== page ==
Can Relationship Banking Survive Competition?
AbstractWe develop a model of the banking firm that is intended to reflect contemporary trends in the evolution of banks. In particular, we focus on the effects of both interbank and capital market competition on the role of banks in funding corporations. In our model, banks can choose to provide loans that are similar to capital market funding (transaction loans) or loans that involve unique bank-specific services (relationship loans). Borrowers can choose one of these two types of bank loans or directly access the capital market. Our key result is that, contrary to what many believe, a bank’s optimal response to increased competition is to expand relationship lending relative to its transaction lending. The behaviour of the absolute level of relationship lending with respect to increasing competition is non-monotone. Initially, an elevation in competition leads to an increase in the expected level of relationship lending, but then the expected level of relationship lending falls as competition rises further. Moreover, the viability of relationship banking depends significantly on the reputational quality of banks.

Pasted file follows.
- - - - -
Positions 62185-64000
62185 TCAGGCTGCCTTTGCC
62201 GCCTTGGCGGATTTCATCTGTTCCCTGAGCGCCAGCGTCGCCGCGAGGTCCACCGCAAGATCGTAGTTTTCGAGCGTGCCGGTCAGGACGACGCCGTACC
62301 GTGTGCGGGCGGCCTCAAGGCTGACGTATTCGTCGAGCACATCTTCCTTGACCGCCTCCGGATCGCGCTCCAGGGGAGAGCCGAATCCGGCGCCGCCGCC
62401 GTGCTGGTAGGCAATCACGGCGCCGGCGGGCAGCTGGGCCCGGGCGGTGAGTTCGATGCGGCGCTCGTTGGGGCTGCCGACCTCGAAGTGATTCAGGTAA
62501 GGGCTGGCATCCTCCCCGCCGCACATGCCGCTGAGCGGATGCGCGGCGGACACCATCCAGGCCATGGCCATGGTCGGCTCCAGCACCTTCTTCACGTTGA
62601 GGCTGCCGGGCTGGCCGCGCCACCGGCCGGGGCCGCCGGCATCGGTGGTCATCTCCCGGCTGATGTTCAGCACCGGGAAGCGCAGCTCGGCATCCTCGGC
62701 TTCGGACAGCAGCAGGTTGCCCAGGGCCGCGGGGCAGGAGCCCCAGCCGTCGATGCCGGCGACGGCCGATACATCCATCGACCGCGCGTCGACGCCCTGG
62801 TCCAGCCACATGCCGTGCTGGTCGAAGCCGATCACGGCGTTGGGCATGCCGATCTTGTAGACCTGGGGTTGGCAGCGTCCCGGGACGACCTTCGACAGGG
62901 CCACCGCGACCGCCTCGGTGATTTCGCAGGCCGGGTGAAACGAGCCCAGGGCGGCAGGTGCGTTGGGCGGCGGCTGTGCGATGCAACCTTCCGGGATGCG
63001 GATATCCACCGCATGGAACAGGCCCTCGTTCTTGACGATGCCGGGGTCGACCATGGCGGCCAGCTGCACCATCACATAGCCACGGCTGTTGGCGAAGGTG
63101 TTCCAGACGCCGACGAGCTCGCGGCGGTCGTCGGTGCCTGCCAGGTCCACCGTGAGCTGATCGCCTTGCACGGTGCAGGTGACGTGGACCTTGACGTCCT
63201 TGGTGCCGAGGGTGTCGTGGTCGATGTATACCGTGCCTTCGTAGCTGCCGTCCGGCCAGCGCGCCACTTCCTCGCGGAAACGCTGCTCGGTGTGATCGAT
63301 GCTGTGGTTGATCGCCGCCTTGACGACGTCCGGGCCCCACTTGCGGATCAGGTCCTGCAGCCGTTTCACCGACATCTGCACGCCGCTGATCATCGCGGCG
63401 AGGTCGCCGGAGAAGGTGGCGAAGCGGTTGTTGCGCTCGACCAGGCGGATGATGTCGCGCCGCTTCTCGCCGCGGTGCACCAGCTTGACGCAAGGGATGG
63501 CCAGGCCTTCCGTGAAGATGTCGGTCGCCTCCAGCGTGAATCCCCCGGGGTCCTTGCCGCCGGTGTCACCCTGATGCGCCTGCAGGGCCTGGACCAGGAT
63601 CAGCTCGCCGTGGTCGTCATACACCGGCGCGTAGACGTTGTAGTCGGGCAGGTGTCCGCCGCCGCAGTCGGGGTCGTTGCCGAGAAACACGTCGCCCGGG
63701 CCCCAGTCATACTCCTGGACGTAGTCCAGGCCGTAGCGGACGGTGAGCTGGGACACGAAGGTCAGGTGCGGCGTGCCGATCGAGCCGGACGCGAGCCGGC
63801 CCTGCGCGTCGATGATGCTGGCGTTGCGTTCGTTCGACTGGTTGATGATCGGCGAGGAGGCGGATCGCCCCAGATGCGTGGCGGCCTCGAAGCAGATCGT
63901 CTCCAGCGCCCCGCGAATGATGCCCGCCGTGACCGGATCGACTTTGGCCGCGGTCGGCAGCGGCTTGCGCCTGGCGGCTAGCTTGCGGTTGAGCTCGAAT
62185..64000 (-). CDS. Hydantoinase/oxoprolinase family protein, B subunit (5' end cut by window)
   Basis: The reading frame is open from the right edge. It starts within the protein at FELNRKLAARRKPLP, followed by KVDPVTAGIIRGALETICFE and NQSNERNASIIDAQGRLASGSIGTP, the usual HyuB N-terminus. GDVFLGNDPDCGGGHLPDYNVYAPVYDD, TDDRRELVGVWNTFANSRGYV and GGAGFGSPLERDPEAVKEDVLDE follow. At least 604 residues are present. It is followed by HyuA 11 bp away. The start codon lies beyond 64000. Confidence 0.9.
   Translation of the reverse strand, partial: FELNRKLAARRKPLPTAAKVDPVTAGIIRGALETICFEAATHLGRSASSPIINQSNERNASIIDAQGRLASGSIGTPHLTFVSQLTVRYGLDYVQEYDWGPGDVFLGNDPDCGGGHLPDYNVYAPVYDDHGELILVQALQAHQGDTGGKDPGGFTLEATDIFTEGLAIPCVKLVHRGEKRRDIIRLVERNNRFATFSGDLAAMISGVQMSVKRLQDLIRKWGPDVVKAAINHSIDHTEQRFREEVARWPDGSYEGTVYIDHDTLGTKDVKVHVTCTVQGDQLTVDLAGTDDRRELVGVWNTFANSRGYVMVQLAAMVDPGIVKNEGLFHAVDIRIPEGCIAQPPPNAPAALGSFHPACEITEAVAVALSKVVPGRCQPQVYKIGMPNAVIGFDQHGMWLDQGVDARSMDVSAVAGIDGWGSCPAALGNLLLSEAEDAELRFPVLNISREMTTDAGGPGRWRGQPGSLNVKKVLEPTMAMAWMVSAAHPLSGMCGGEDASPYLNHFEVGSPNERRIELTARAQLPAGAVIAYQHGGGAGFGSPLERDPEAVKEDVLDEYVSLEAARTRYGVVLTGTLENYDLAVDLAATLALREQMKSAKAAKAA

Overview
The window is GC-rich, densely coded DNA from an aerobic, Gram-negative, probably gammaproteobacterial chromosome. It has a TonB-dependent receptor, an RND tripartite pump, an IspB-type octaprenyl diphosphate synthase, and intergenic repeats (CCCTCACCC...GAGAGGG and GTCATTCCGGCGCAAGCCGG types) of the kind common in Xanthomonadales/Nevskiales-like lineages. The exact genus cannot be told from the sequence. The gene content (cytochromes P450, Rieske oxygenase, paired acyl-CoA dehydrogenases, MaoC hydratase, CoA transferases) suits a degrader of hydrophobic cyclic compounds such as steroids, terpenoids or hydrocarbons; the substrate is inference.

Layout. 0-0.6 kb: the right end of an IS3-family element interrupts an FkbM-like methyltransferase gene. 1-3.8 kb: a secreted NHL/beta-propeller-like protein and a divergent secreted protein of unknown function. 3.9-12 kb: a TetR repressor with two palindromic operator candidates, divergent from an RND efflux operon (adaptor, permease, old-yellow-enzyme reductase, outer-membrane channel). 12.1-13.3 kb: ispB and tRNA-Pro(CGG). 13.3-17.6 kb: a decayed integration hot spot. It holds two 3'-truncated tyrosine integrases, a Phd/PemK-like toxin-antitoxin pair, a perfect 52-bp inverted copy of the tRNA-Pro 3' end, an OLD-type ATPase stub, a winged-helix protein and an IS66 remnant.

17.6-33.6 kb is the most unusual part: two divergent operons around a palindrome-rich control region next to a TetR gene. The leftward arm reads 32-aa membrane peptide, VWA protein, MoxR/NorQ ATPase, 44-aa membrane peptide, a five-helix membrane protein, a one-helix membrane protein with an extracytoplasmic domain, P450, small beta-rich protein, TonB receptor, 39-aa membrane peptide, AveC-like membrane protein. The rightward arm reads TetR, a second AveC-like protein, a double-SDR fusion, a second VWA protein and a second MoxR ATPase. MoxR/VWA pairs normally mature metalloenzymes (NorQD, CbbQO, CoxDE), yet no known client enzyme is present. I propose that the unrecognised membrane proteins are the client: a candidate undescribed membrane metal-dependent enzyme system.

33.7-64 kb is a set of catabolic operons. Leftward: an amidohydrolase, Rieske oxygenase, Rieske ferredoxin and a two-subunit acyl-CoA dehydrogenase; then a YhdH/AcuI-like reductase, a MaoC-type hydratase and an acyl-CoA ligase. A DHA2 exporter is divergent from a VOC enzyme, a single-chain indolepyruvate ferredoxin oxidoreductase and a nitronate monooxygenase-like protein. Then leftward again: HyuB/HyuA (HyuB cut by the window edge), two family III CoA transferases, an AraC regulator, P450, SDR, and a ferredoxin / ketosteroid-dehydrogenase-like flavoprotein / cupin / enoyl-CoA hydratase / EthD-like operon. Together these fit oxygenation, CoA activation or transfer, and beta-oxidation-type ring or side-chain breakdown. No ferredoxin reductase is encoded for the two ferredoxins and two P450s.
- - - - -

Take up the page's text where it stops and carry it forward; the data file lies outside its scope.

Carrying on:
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Bibliographic InfoPaper provided by C.E.P.R. Discussion Papers in its series CEPR Discussion Papers with number 1592.
Date of creation: Mar 1997
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Other versions of this item:
- G10 - Financial Economics - - General Financial Markets - - - General (includes Measurement and Data)
- G24 - Financial Economics - - Financial Institutions and Services - - - Investment Banking; Venture Capital; Brokerage
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